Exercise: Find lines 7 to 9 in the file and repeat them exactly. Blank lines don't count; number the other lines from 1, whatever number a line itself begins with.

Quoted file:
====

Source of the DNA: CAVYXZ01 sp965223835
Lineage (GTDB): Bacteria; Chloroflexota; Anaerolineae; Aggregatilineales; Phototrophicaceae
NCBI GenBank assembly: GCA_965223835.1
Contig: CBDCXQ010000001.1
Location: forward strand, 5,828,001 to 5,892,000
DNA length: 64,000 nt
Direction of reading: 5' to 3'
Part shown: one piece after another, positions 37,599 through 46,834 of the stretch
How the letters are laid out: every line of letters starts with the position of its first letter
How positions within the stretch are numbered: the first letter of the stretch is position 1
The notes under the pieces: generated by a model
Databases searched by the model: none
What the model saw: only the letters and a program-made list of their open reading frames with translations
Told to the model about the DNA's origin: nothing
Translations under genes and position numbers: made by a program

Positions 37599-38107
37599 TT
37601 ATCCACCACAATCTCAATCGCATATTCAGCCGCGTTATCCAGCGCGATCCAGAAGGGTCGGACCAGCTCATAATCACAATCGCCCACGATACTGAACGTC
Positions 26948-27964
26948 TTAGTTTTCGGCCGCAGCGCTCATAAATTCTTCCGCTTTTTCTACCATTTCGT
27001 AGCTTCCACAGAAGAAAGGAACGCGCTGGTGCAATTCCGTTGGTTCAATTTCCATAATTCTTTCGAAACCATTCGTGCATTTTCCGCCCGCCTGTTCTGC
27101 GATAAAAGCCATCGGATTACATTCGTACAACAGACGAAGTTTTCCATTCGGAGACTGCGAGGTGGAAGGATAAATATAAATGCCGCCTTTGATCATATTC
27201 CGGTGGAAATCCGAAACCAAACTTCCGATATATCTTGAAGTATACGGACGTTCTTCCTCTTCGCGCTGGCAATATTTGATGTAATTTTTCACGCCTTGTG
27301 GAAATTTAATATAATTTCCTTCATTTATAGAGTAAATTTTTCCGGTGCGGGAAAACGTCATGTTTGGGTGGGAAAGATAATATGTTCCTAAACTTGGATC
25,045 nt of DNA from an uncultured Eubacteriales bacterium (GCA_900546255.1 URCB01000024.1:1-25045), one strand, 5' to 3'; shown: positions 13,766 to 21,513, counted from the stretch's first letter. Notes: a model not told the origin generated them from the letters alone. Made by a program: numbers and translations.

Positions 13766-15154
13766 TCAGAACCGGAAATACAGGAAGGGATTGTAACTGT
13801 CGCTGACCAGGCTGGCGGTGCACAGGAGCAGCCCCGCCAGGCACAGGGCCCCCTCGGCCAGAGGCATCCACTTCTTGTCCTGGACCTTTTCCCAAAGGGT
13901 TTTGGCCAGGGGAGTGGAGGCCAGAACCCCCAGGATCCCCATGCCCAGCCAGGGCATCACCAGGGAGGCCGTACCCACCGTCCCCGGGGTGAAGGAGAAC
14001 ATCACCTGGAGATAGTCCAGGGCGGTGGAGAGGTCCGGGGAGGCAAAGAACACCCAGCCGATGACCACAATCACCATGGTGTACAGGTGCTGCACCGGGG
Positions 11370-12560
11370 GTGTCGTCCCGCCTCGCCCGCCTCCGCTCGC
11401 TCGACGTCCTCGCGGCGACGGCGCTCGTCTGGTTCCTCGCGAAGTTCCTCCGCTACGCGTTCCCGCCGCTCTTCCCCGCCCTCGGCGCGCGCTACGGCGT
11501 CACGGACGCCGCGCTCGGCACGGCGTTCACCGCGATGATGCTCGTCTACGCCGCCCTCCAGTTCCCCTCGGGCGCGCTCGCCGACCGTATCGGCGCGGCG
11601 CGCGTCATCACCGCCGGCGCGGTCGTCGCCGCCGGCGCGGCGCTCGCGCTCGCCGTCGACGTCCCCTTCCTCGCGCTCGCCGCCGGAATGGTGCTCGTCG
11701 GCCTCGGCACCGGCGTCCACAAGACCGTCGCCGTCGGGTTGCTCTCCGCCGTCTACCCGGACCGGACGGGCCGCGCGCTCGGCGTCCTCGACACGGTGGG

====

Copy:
Direction of reading: 5' to 3'
Part shown: one piece after another, positions 37,599 through 46,834 of the stretch
How the letters are laid out: every line of letters starts with the position of its first letter